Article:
I am Rajnish Yadav, a 26-year-old construction engineer. I am so much engaged in my work that I do not feel like taking an active interest in the social world. My parents are worried by my lack of interest in marriage, in my avoidance of socialization and my workaholic nature. I spend about 80-90 hours in a week either working or reading about my profession. I feel that I have to work these long hours because I am relative new in this career and it is a very tough competitive world. If I do not work this much, I risk being left out in the rat race. I also feel that I still have 2-3 years more till which I can stretch this pattern of my behavior and achieve success in my career. I am always preoccupied by thoughts regarding my work and how to make new breakthroughs. Am I making a mistake or do all the men of my age go through the same problem? Please advise.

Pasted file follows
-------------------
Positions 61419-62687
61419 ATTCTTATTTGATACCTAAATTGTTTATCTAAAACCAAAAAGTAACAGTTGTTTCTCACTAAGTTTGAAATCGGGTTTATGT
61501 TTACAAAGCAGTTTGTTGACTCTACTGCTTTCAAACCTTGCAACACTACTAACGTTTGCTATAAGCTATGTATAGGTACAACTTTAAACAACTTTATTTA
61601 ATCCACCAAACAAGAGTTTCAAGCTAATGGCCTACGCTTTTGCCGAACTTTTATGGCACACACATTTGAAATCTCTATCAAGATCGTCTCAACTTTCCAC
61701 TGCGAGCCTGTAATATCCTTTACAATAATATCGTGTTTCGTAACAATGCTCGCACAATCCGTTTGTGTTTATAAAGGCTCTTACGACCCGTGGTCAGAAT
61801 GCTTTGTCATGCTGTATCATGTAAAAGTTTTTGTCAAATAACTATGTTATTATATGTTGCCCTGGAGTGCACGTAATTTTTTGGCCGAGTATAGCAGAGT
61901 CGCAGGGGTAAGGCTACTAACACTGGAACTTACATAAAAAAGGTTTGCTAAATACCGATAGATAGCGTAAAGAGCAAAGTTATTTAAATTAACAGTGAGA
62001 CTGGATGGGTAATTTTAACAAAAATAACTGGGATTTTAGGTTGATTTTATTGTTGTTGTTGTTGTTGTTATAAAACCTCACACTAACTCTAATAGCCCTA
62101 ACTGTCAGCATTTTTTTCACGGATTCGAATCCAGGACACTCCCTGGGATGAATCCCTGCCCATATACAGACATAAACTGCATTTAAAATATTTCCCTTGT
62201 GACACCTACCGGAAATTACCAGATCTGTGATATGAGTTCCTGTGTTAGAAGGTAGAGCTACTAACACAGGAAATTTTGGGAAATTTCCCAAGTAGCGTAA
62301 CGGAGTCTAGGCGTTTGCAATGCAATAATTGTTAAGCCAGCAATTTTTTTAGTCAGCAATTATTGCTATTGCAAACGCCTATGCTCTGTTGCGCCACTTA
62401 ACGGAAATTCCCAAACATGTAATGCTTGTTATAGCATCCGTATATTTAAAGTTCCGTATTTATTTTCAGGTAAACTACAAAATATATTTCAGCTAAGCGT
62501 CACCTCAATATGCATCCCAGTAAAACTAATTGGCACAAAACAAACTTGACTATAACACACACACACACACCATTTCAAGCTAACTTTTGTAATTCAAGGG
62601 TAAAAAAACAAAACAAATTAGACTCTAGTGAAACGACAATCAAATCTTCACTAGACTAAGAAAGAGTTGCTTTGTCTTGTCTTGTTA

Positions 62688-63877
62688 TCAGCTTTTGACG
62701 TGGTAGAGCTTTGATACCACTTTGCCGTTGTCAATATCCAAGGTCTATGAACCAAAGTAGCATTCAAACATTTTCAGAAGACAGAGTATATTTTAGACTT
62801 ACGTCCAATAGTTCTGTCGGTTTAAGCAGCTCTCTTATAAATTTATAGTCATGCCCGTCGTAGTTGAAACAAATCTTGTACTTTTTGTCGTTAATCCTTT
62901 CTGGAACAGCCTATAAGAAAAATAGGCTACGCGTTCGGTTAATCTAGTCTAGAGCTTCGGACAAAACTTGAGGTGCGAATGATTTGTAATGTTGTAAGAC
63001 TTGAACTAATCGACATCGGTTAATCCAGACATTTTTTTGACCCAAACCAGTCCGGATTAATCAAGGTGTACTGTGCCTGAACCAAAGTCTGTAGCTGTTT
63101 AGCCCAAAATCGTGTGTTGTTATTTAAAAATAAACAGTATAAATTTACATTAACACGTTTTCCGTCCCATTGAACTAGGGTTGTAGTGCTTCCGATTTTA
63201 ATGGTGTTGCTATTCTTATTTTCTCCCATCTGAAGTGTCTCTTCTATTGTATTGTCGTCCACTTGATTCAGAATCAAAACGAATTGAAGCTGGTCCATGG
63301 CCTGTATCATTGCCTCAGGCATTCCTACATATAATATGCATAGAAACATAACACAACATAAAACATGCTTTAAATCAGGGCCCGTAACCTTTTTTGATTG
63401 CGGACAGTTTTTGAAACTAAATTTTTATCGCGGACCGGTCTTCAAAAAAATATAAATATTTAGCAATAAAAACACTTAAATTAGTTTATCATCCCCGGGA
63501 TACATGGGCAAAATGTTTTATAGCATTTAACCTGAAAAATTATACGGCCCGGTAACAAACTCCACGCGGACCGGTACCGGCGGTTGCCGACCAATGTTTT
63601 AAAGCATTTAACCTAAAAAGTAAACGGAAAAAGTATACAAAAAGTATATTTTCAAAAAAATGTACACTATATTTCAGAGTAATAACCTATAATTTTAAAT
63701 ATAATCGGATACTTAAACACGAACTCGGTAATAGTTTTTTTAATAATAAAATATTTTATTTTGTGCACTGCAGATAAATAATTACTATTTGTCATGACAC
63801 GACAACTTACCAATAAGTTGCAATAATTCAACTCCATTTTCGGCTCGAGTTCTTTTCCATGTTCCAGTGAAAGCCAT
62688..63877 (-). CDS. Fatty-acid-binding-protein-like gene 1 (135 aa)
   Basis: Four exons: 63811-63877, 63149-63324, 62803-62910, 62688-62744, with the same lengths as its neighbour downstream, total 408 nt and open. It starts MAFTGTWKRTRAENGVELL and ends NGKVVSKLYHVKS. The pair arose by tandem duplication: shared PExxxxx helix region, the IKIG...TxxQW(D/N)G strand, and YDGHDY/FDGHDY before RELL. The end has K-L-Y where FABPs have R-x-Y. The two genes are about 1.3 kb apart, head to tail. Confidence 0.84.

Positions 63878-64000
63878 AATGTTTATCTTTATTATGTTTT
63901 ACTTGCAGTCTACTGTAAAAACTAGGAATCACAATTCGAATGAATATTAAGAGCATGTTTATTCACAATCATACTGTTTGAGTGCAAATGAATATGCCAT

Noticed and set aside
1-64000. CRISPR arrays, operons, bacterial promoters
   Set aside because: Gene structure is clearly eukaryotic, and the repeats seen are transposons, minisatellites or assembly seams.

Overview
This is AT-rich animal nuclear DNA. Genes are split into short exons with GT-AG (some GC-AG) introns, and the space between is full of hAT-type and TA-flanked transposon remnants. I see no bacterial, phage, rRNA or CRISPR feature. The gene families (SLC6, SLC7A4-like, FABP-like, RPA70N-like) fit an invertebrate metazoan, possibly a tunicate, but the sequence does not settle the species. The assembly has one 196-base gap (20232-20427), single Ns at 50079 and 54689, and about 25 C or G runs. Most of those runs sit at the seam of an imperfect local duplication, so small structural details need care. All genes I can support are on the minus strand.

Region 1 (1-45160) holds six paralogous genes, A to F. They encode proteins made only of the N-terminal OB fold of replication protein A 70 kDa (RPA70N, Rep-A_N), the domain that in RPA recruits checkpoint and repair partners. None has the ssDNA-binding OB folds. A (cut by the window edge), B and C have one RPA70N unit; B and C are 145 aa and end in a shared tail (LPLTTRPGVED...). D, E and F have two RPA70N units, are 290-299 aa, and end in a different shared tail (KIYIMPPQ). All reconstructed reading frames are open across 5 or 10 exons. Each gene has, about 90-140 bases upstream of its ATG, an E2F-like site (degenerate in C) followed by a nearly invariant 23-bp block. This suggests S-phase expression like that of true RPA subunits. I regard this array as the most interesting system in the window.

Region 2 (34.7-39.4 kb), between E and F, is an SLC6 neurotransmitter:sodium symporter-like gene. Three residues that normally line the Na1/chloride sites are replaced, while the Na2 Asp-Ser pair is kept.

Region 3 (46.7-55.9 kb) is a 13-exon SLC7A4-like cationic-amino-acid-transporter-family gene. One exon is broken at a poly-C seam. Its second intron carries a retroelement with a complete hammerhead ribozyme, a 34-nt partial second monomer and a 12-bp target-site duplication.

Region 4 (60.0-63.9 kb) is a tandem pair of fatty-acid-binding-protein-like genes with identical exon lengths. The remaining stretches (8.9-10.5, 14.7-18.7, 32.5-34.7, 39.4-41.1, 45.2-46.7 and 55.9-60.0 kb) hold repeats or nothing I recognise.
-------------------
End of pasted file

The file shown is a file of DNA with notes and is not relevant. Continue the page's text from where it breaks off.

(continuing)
Rajnish, you are in the phase of life where the balance of the triumvirate of human experience – love, work and play need to be successfully balanced to bring true fulfillment. Money and possessions have limited intrinsic value. They are a means to an end, tools for enriching life and improving the human condition of loved ones and the broader community. Ownership of tangible objects is temporary; sooner or later they will be lost, left behind or given to others. You have to achieve the maturity of a 26 year old – a detailed knowledge of the parameters of human existence, a sophisticated level of self-awareness based on an honest appraisal of your own experience within those basic parameters and the ability to use this intellectual and emotional knowledge and insight caringly in relation to yourself and others. Right now the parameters that you need to be aware of are – separate psychologically from the parents of childhood and achieve self-sufficiency in the adult world, find a gratifying place in the world of work, experience sexual and emotional intimacy within a committed relationship, become a parent, accept the aging process in the body, integrate the growing awareness of time limitation and personal death, maintain physical and emotional intimacy in the face of the powerful physical, psychological and environmental pressures of worklife, develop and sustain friendships with individuals of different ages and backgrounds, continue to play and leave a legacy for future generations by facilitating the development of younger individuals. In order to establish a self separate from parents, to detach emotionally from them, to have a new inner definition of yourself as comfortable and competent there has to be shift in the formation of new relationships that replace them as the most important individuals in your life. Intimacy is the capacity to experience others’ need and concerns as being as important as your own. In this phase, brief and short-lived relationships no longer significantly boost self-esteem. If you fail to develop the capacity for intimate relationships, you run the risk of living in isolation and self-absorption in later life. You have to understand that significant intrapsychic change occurs when intimacy is achieved. Through the repeated fusion of love, the self is increasingly linked to the partner. You may become much more tolerant and flexible. The goals are then set for the future of the couple rather than individual. You also find a suitable environment in which to abandon the infantile fears and notions of individualism. Longitudinal developmental studies indicate that no single variable predicts mental health as clearly as the capacity to remain happily married over time. A marital relationship facilitates the engagement and resolution of the psychological separation from the parents and beginning integration of adult sexual and work identities. Right now friendships may be primary source of emotional sustenance. However, these are only temporary stand-ins until replacements that are more permanent are found. Now there has been a transition in your life from learning and play to work. This happens to almost every adult. Work becomes a central activity. The pleasures of play and learning are subordinated to the temporal and emotional demands of job and career. Depending on the choice of career and opportunity, work may become a source of ongoing frustration or an activity that enhances self-esteem and gradually lead to a shift in identity. However, the other tasks are equally important and will occur whether you wish it or not. If you fail to give adequate importance to these tasks, they may only hamper you later on. Without assuming the role of a spouse-provider, you cannot establish an inner sense of equality and mutuality in this world. This occurs as you marry, become parents, work, develop friendships and become a part of the community. As these adult experiences become the substance of everyday life, they transform the relationship from dependency to mutuality and equality. The greater comfort with the inner world lowers the tendency to distort inner and external stimuli and greater experience in living a variety of life events increases the capacity to manage everyday events autonomously and with less stress. A marital relationship and stable friendships, adequate amount of play and work, a healthy mutually equal relationship with parents and the society will also allow you to increase your ability to control impulses consistently, delay gratification, limit and control aggression, channel energy into productive work and other activities and separate and form new loving relationships. This enhances your capacity for introspection and makes you wise.